|By Rob Schuette, Public Affairs Staff
Soldiers from the U.S. Army Reserve Legal Command (USARLC), which is
headquartered in Gaithersburg, Md., view Fort McCoy as an excellent
location to conduct the survivability and legal training necessary to
accomplish their mission.
Members of the U.S. Army Reserve
Legal Command train on tactical movements at Fort McCoy.
Soldiers from the unit conducted a functional training exercise
as a culmination of the training they received at Fort McCoy in
April. (Photo by Capt.
Lt. Col. Christopher Hedrick, USARLC officer in charge/commander,
said the Soldiers conducted an eight-day training session at the
installation from April 14-21.
The scenarios were designed to help
train junior enlisted and noncommissioned officers (NCOs), who also
serve as paralegals, and first lieutenants and captains, who serve
Hedrick said the command’s Soldiers are located throughout the U.S.,
so Fort McCoy is an excellent training site because of its central
location. The installation’s training areas, facilities and customer
support also are a big factor in the command’s decision to train
here. The training support of the 3rd Battalion, 339th Infantry
Regiment of the 95th Division of Neenah, Wis., also is an incentive
for the unit to train here, he said.
“We have access to weapons, equipment and vehicles here (from
Equipment Concentration Site-67) so we don’t have to bring them,”
Hedrick said. “The most important thing is that when we ask to do a
certain type of training, no one said ‘no you can’t do that.’ They
do everything they can to make it happen.”
Soldiers in the U.S. Army Reserve Legal Command train on urban
combat tactics of clearing a room during a scenario, which
helped prepare them for a functional training exercise at Fort
McCoy. (Photo by Capt.
Of the installations where they have trained, Fort McCoy also
offers the unit the best mix of ranges, training facilities, and
training opportunities, he said.
Unit members used simulation facilities, such as the Engagement
Skills Trainer, the Medical Simulation Training Center and the
Reconfigurable Vehicle Tactical Trainer, to prepare for training.
Hedrick said they also conducted convoy training, improvised
explosive device training and Soldier skill training, such as land
navigation, during their time at Fort McCoy. The training culminated
in a functional training exercise (FTX).
Sgt. Maj. Carlos De Jesus, the USARLC senior enlisted leader, said
the training helped develop unit NCOs and reinforce Soldier skills.
“This training is something lawyers and paralegals don’t do every
day,” De Jesus said. “They did a lot of convoy operations, platoon
movements and communications.”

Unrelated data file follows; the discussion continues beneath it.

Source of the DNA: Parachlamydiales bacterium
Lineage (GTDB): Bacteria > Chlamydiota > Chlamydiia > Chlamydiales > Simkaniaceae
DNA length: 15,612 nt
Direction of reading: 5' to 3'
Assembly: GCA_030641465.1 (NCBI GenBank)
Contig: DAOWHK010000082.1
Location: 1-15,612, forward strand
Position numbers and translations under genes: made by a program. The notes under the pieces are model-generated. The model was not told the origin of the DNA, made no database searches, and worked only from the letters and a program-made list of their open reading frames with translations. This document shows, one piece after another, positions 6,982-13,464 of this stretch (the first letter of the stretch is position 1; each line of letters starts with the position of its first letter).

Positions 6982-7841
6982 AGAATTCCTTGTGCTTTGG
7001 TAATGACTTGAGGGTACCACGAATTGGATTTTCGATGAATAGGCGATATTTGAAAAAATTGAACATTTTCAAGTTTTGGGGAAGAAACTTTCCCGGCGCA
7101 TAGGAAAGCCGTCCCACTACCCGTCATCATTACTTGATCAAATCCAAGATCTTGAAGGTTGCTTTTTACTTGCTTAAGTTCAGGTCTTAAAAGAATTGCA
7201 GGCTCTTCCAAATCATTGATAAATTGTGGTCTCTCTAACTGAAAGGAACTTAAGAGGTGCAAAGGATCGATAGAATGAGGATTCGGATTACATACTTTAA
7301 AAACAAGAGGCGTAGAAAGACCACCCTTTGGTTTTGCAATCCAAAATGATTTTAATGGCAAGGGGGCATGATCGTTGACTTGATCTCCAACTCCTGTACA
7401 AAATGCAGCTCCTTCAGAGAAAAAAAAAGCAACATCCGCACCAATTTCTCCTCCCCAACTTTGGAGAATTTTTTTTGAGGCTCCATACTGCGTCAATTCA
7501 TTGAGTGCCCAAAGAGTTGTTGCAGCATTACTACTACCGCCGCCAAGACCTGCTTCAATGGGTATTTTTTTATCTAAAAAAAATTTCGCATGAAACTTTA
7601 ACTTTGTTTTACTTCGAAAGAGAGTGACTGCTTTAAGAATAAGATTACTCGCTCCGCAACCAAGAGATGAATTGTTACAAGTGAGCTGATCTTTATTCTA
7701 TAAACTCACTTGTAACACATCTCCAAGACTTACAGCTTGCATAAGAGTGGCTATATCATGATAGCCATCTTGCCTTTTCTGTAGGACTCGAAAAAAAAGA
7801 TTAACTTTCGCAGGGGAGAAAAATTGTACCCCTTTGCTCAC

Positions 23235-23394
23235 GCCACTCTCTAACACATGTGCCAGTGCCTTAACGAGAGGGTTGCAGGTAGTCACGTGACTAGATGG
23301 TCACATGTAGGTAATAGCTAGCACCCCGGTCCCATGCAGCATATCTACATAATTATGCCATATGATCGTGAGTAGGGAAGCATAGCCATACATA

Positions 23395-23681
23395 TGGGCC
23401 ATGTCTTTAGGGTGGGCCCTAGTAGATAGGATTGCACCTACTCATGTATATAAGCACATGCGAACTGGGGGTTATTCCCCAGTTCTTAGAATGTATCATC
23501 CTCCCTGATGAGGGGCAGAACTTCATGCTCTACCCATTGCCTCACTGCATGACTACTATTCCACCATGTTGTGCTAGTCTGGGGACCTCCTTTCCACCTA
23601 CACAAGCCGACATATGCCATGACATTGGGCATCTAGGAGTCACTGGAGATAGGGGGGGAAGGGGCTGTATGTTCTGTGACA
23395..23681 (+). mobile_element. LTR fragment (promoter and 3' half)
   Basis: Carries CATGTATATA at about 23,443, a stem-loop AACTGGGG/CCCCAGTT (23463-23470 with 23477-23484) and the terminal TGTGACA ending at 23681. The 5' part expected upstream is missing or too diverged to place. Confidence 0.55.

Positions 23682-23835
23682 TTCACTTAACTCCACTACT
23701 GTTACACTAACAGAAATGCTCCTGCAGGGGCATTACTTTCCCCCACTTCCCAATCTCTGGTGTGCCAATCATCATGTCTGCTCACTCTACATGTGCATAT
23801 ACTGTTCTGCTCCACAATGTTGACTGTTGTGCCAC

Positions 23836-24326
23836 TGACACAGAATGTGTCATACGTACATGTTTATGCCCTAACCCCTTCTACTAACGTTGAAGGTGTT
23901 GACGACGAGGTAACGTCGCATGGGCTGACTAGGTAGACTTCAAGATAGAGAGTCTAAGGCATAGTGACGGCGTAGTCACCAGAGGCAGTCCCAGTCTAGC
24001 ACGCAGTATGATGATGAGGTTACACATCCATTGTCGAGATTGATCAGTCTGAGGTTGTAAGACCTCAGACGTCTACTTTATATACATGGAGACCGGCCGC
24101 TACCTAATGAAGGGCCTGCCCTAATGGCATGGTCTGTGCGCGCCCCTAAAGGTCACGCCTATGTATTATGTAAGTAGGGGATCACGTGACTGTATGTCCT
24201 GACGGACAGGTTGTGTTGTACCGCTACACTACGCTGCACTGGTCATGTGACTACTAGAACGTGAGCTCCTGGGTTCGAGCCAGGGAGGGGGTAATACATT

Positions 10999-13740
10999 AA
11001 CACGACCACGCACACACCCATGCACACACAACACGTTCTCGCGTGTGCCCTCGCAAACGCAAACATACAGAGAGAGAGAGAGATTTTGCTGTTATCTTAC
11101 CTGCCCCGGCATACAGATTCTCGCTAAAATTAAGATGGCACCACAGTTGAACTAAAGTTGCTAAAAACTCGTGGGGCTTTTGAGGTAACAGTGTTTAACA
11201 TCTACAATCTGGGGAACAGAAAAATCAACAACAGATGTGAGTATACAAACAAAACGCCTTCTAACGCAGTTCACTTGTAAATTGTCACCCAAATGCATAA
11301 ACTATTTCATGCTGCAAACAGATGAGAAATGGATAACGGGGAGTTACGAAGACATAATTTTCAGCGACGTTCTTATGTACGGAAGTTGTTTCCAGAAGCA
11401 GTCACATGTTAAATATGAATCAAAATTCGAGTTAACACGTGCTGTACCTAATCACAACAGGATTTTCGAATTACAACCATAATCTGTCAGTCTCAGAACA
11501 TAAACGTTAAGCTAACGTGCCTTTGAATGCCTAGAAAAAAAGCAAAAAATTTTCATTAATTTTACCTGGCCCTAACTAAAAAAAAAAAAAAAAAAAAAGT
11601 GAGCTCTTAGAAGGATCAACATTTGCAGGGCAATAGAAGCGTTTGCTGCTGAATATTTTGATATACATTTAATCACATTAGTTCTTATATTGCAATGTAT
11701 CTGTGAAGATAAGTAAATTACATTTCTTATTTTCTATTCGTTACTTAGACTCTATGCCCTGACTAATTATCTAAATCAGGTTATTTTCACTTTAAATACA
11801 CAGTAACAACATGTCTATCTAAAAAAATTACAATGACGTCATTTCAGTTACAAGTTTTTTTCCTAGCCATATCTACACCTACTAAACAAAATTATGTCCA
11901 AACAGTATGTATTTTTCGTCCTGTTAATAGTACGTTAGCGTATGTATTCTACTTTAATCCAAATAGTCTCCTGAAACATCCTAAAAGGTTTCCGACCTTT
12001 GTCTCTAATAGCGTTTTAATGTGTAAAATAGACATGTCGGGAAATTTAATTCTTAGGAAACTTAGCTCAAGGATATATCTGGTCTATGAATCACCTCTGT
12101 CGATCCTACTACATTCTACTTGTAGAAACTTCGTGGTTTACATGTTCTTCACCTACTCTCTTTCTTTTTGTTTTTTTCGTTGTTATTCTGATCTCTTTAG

Every subordinate unit has its own training to work on during the
year, and it is all put together during the FTX.
Sgt. 1st Class Peter Valitchka, a drill sergeant with the 3rd,
339th, said his unit provided intensive training support.
Unit members had served at Fort McCoy as part of the former Regional
Training Center-North (Central) organization, which supported
premobilization training, and have a lot of expertise through
training or deployments, he said.
Valitchka said unit members taught many of the premobilization
courses, such as land navigation, to the USARLC members. The
Soldiers learned land-navigation techniques as a preparation for
“It was brand new to a lot of them,” he said. “Everybody learned how
to maintain integrity of their units, and they were put in control
so they knew what they were doing.”
Spc. Jana McCall, a paralegal with the USARLC 12th Legal Support
Organization of Fort Jackson, S.C., said the land-navigation
training helped her learn to read a map and find her way and helped
prepare her for convoy training, where she trained as a driver and
in gunnery operations.
“I learned a lot and am ready for future missions, including
potential deployments,” McCall said.
Spc. Orsic Whyte, a paralegal from the 87th Legal Organization
Detachment of Salt Lake City, who served as a 13B (artillery) cannon
crew member and is a combat veteran, said he used the training as a
“The training has helped other unit members improve their Soldier
skills,” Whyte said. “They get more of a sense of what goes on on
the battlefield and how to navigate their way around it.”
Spc. Melinda Evans, a paralegal with the 153rd Legal Organization
Detachment of Philadelphia, said the drill sergeants were very
helpful in breaking down the different aspects of training and
helping the inexperienced Soldiers.
“I had never been in a Humvee before, so I got experience as a
driver and operating as a gunner,” Evans said. “Serving as an
assistant convoy commander I could observe how convoys operate.”